The Kingdom took on a leadership role in tackling the global financial crisis of 2008
On Nov. 14, 2008, G20 leaders from the world’s top 20 economies met for the first time in Washington, DC, led by US President George W. Bush, to discuss solutions to the stock market crash. The gathering, elevated from a finance-minister level, was in answer to a call for greater international cooperation in stabilizing economies.
Saudi Arabia, the largest oil exporter in the group and a rising new economy, proved itself as a key member of the Group of Twenty. King Abdullah, who headed the Saudi delegation, addressed the global challenges with the other leaders, just as the current King Salman is now is rallying the G20 leaders to address the global pandemic.
JEDDAH: On Nov. 14, 2008, Saudi King Abdullah bin Abdul Aziz joined the first meeting of the leaders of the Group of 20 hosted by US President George W. Bush in Washington, DC, showcasing the Kingdom’s respected position as one of the top 20 economies in the world.
The G20 was formed in 1999 during a forum in Cologne, Germany that was attended by finance ministers of the original Group of Seven (Canada, France, Germany, Italy, Japan, the UK and the US) and bank governors. In response to a financial imbalance as a result of the 1997 Asian financial crisis, the attendees discussed the initiation of a summit that included more of the global community, comprising 10 industrial countries and 10 emerging market economies.
The group’s founding was primarily the initiative of German finance minister Hans Eichel, and finance ministers convened every year to discuss international economic policy issues and promote international financial stability.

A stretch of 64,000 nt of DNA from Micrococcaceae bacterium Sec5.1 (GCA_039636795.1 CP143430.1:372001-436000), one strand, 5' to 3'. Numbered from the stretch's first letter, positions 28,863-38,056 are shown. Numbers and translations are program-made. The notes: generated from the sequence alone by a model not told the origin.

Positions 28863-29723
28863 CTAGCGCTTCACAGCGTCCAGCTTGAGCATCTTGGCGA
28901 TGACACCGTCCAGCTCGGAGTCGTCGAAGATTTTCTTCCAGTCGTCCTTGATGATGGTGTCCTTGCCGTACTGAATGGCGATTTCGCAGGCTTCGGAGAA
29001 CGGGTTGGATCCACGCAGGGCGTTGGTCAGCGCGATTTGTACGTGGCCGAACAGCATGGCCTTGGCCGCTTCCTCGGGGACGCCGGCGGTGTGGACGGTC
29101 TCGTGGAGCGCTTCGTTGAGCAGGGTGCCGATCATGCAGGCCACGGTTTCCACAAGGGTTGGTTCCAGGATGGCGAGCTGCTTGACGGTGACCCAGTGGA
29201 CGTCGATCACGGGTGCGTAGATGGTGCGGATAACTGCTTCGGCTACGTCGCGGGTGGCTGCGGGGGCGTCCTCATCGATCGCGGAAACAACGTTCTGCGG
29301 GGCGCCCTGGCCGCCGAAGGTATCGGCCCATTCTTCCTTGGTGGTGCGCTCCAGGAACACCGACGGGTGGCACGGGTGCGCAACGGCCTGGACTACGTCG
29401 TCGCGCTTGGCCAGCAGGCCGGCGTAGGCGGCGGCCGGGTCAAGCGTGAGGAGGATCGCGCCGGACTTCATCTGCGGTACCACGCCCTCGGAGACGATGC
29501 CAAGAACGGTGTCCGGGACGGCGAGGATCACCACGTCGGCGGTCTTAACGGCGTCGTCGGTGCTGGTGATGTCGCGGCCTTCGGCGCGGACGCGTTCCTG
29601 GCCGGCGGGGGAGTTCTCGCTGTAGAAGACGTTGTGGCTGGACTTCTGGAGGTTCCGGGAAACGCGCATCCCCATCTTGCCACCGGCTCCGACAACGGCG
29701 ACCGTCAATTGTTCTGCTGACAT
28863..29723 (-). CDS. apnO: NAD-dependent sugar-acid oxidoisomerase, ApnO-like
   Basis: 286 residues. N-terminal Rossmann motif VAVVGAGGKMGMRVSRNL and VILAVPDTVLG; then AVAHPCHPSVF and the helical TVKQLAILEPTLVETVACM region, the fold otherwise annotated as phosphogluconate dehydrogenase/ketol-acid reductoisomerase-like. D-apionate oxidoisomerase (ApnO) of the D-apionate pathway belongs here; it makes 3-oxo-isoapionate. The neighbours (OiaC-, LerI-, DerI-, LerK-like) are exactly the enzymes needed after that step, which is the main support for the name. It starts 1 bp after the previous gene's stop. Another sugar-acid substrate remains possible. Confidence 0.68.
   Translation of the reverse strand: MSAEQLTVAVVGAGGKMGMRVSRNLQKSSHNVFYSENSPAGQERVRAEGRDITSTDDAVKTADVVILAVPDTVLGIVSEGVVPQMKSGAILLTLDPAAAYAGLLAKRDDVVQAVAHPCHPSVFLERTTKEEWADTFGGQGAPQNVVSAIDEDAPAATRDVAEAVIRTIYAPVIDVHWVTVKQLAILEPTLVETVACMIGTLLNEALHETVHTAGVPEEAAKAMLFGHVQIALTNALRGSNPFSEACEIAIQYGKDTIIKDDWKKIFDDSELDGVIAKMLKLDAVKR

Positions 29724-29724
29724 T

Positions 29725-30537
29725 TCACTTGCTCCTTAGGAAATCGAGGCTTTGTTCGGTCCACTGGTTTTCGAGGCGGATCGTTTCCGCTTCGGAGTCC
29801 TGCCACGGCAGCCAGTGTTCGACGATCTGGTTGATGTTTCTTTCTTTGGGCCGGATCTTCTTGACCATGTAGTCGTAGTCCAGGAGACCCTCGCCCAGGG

On the initiative of US President George W. Bush’s administration, the G20 finance ministers meeting was elevated to the level of leaders, and the first G20 summit was held in November of 2008. The call for more immediate action by heads of state was due to the collapse of global stock markets that year. The first high-level G20 group assembled in Washington, DC, giving Saudi Arabia a chance to demonstrate its global leadership and showcase its economic importance.
“Custodian of the Two Holy Mosques King Abdullah called for greater international cooperation and coordination to offset the impact of the financial crisis.”
From a story by Barbara Ferguson on Arab News’ front page, Nov. 16, 2008
During my first semester as a masters of public health student in Europe in 2008, I kept up with all news related to Saudi Arabia and followed the G20 summit with great interest as it was up to the leader of our nation to show the global community its commitment to its partners and the world.
As a young Saudi, I lived through some of the early reforms by King Abdullah after he became ruler in 2005. I was a witness to the economy’s boom, a result of the reforms to development infrastructure in the Kingdom. Later, as an Arab News reporter in 2019, I traveled to Tokyo and reported from the T20 (Think 20) Tokyo Summit, one of the G20’s engagement groups.
To understand the G20, you have to understand the T20. It is the intellectual backbone connecting bridges between policy recommendations, called Task Forces (TF), of successive G20 presidencies. Annual summit topics include trade, climate change, terrorism and gender equality.
The Group of Twenty is founded after the Asian financial crisis as a forum for finance ministers and central bank governors of 19 countries and the EU.
Headed by US President George W. Bush, leaders of the G20 members met in Washington, DC amid the global stock market collapse. Saudi Arabia’s delegation was headed by King Abdullah bin Abdul Aziz.
The G20 Hamburg summit’s final communique announces that the 2020 G20 summit is to be held in Saudi Arabia for the first time.
The first meeting of the Saudi Arabia-China High-Level Joint Committee between then Deputy Crown Prince Mohammed bin Salman and President Xi Jinping attending the G20 Hangzhou summit.
Saudi Arabia assumes the G20 2020 presidency from Japan.